of every tight-thinking man and woman. The organisation had his heartiest good" wishes for its success in the future. SPOILING THE DEVIL. The Hon. H. D. Bell, Minister for Internal Affairs, said he was one of the scoffers when the Army started iv New Zealand thirty-one years ago, but he liad lived to know that the view he then held was wrong. On the occasion of the first visit to New Zealand of General Booth, Mr. Justice Richmond, the greatest of Wellington's citizens, said : I "Thank God for any plan of making a 1 man or spoiling the devil ! '* It was because the Salvation Army had made men and spoiled.' devils that those who were responsible for the Government — whether of the country or of the citywelcomed the .Army as the best aid that social organisation had to-day. A Magistrate in this city had said to him: "What we should' do without the Salvation Army in the Courts I don't know." From the Training College men would go out, like the Apostles of old, with a message of hope, faith, - and charity, amongst the people of New Zealand. The Mayor. (Mr, J. . P. ,Luke) spoke in the highest terms of praise of the good work done by the Salvation Army, and wished success to the organisation and to the Booth Memorial Training College.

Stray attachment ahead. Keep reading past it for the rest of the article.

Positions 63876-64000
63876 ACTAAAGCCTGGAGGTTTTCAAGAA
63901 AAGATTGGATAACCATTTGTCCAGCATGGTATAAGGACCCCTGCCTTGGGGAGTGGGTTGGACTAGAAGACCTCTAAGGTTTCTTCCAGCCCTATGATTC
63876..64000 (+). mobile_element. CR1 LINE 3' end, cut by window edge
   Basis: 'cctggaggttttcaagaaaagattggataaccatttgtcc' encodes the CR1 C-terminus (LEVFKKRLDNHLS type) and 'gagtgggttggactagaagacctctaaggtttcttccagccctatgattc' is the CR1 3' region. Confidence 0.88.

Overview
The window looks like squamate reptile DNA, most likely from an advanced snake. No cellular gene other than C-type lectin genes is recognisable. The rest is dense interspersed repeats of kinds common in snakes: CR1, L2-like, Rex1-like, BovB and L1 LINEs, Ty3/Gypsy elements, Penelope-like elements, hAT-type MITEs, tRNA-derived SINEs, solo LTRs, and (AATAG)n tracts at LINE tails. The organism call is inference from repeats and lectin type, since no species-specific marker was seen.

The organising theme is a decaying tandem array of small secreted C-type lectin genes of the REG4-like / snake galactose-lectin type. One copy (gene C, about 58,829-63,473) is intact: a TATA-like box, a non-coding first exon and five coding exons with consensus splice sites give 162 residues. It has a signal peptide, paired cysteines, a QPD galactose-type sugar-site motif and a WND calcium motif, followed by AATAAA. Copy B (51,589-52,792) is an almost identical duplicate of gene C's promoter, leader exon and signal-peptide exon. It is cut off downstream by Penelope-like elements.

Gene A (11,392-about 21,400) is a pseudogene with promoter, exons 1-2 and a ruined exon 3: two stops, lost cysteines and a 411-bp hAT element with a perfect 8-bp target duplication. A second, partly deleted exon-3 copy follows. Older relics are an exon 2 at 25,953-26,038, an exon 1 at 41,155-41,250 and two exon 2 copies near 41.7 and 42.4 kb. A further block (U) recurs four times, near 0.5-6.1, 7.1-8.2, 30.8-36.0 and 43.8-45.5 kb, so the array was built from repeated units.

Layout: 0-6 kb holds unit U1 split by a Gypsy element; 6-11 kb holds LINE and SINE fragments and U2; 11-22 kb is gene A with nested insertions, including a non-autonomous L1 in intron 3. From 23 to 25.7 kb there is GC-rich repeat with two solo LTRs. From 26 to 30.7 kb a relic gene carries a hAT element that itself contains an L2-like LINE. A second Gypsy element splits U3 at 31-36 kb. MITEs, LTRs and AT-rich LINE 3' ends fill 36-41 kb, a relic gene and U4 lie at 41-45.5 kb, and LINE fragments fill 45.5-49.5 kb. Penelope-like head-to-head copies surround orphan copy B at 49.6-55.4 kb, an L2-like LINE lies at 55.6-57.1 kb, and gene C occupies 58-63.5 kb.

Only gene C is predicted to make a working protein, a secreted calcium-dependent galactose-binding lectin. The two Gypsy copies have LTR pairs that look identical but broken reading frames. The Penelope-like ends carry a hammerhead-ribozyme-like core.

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https://paperspast.natlib.govt.nz/newspapers/EP19140403.2.143

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BOOTH MEMORIAL!, Evening Post, Volume LXXXVII, Issue 79, 3 April 1914

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1,410

BOOTH MEMORIAL! Evening Post, Volume LXXXVII, Issue 79, 3 April 1914